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PBRF funding results "perverse"

Media Release

26 April 2004

PBRF funding results "perverse"

The changes in research funding to universities in response to their Performance Based Research Fund (PBRF) results have been "perverse" says the Association of University Staff (AUS).

"The PBRF appears to reward high-cost subjects and the ability to attract external research income more than it rewards high quality scores. It may also reflect a bias against research students in the new funding regime," said AUS National President Dr Bill Rosenberg, commenting on the results announced last week by the Tertiary Education Commission (TEC).

For example, Lincoln University will receive the second-highest percentage increase in funding among the seven universities despite being the second lowest ranked university by quality score. Yet Canterbury received the third-lowest increase in funding (less than the increase in the total PBRF) despite being second-highest ranked.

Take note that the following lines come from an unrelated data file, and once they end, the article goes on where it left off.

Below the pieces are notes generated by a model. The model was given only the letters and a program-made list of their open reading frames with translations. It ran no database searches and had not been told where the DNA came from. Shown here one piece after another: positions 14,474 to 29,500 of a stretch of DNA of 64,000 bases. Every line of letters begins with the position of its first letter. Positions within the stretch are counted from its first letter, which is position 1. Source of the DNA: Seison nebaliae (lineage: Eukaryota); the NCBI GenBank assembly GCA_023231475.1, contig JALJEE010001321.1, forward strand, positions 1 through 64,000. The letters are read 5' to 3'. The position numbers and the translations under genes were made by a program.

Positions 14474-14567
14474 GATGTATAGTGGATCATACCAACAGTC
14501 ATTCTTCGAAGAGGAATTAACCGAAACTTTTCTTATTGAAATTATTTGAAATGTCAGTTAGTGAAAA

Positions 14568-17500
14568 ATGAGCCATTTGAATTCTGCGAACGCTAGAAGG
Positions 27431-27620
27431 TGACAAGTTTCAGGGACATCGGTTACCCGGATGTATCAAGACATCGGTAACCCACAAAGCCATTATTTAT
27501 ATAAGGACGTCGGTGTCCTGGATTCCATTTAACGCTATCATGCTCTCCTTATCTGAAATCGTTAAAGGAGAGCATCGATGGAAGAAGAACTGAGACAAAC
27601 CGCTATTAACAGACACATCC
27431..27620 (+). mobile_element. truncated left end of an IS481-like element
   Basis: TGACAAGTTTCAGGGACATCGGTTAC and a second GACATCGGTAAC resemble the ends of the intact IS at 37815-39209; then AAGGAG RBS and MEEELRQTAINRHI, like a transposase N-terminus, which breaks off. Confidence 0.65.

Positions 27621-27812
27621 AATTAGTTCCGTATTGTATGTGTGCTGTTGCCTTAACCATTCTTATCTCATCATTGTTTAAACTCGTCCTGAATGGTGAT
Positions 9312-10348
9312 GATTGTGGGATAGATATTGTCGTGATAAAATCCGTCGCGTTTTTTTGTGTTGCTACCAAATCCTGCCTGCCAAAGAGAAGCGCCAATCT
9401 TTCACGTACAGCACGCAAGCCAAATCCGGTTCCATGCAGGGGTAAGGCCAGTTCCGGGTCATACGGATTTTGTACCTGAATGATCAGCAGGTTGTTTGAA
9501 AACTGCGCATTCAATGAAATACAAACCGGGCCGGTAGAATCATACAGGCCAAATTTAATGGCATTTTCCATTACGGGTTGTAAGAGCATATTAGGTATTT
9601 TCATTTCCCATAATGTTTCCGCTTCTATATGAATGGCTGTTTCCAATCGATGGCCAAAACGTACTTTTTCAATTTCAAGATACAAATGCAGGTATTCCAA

In Canterbury's case this is apparently because it is particularly strong in the number of research students it attracts. Since the funding being phased out is based on student numbers, it lost more funding than it gained.

This raises the question: will the new regime discourage universities from attracting research students?

Otago, which came fourth in the rankings, received the highest percentage increase, and Auckland, top ranked, received third-highest percentage increase.

"The scheme appears to reward high-cost subjects and the ability to attract external research income - which is not available to researchers in many subject areas - more than it rewards high quality scores", said Dr Rosenberg. "Is that what its designers intended?"

[Note: the information on which this release is based is in Table 8.4 on page 80 of the Tertiary Education Commission's report on the PBRF results.]


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